According to Mike Shatzkin, all of this means that the notion of ‘general trade publishing’ is almost an anachronism.

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M.K. Tod writes historical fiction. Her latest novel, TIME AND REGRET was published by Lake Union. Mary’s other novels, LIES TOLD IN SILENCE and UNRAVELLED are available from AmazonNookKoboGoogle Play and iTunes. She can be contacted on FacebookTwitter and Goodreads or on her website www.mktod.com.

She Says, He Says – Insights from Readers

Readers and writers – a symbiotic relationship. Ideas spark writers to create stories and build worlds and characters for readers’ consumption. Readers add imagination and thought to interpret those stories, deriving meaning and enjoyment in the process. A story is incomplete without both reader and writer.

As in other aspects of life, the Mars-Venus divide is evident in the reading habits of men and women. How different? A 2018 survey of over 2400 people from around the world offers a few answers.

  • Women read more than men– 60% of women and 29% of men read more than 30 books a year
  • ……

The rest of this article can be found at the Washington Independent Review of Books, a great place to discover information and news about books, writing, authors, book clubs, and other insights on reading.

FOR MORE ON READING & WRITING HISTORICAL FICTION FOLLOW A WRITER OF HISTORY (using the widget on the left sidebar)

M.K. Tod writes historical fiction. Her latest novel, TIME AND REGRET was published by Lake Union. Mary’s other novels, LIES TOLD IN SILENCE and UNRAVELLED are available from Amazon, NookKoboGoogle Play and iTunes. She can be contacted on Facebook, Twitter and Goodreads or on her website www.mktod.com.

Readers on reading

I’ve dug into responses from readers on the topic of why they are reading more or less than in the past. A little over 1000 people chose to comment on the topic. So here’s the original chart and a new chart showing reasons.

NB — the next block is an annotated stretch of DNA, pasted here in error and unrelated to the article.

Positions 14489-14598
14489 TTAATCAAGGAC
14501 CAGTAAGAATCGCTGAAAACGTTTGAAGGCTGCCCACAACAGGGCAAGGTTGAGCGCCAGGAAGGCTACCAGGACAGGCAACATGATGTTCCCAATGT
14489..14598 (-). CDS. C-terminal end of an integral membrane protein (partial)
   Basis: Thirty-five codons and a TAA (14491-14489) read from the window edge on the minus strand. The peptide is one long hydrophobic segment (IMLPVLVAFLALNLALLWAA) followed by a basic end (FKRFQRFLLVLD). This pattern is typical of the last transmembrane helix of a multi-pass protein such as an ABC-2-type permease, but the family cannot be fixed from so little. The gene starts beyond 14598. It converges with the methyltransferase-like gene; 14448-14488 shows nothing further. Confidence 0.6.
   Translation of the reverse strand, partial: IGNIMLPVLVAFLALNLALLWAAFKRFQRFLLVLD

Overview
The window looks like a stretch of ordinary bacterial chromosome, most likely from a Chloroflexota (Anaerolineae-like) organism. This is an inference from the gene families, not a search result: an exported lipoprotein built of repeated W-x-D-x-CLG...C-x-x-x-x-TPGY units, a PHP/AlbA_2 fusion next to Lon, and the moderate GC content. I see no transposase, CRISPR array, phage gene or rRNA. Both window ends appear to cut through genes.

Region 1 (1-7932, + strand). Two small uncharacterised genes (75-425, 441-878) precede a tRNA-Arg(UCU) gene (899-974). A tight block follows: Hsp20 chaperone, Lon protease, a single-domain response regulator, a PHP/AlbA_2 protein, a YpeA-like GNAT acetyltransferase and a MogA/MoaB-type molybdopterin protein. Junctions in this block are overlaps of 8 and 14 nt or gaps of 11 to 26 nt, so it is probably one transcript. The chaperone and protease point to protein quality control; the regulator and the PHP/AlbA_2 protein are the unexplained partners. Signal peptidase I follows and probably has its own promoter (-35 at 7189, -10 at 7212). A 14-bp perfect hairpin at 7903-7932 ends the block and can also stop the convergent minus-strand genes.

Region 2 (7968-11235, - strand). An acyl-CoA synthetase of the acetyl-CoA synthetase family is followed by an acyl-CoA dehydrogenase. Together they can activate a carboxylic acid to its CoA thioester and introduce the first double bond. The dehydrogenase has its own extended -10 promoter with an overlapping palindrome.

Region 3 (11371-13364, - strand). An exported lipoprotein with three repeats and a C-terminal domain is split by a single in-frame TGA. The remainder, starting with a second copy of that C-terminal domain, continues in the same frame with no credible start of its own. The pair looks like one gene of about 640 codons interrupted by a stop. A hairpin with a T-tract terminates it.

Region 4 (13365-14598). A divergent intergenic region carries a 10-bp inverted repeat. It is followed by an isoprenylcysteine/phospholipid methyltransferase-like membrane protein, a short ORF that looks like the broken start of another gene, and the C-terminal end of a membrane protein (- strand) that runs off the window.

Are you reading more or fewer books than in the past:

Reasons for a change in reading habits:

By way of explanation (start at the top of chart and work clockwise):

  • Book Club – a number of readers said they are reading more because they’ve joined a book club.
  • E-books are easier – many readers are reading more because of e-readers AND audio books.  A number of readers say they love audio books because they can read while doing something else.
  • Fewer good books – some read less because they find fewer good books to choose from
  • Life changes – sadly, some of these are readers are experiencing health problems that prevent them from reading as much as they did in the past.
  • More social media – these are readers who are spending time on social media instead of reading books.
  • More time/Retirement – relatively self explanatory except to say that many readers have more time because their children are getting older 🙂
  • Other options – these are readers who mentioned doing other activities that have displaced reading in the way they spend their time.
  • Review books – a number of readers are reviewing books and/or have started their own book blog and hence are reading more.
  • SM gives ideas – some readers mentioned social media facilitates reading as a source of book related information and recommendations
  • Too busy – many readers cite jobs and young children as a reason their reading is less than in the past

I don’t think there are too many surprises here although it’s interesting to see them categorized.

FOR MORE ON READING & WRITING HISTORICAL FICTION FOLLOW A WRITER OF HISTORY (using the widget on the left sidebar)

M.K. Tod writes historical fiction. Her latest novel, TIME AND REGRET was published by Lake Union. Mary’s other novels, LIES TOLD IN SILENCE and UNRAVELLED are available from Amazon, NookKoboGoogle Play and iTunes. She can be contacted on Facebook, Twitter and Goodreads or on her website www.mktod.com.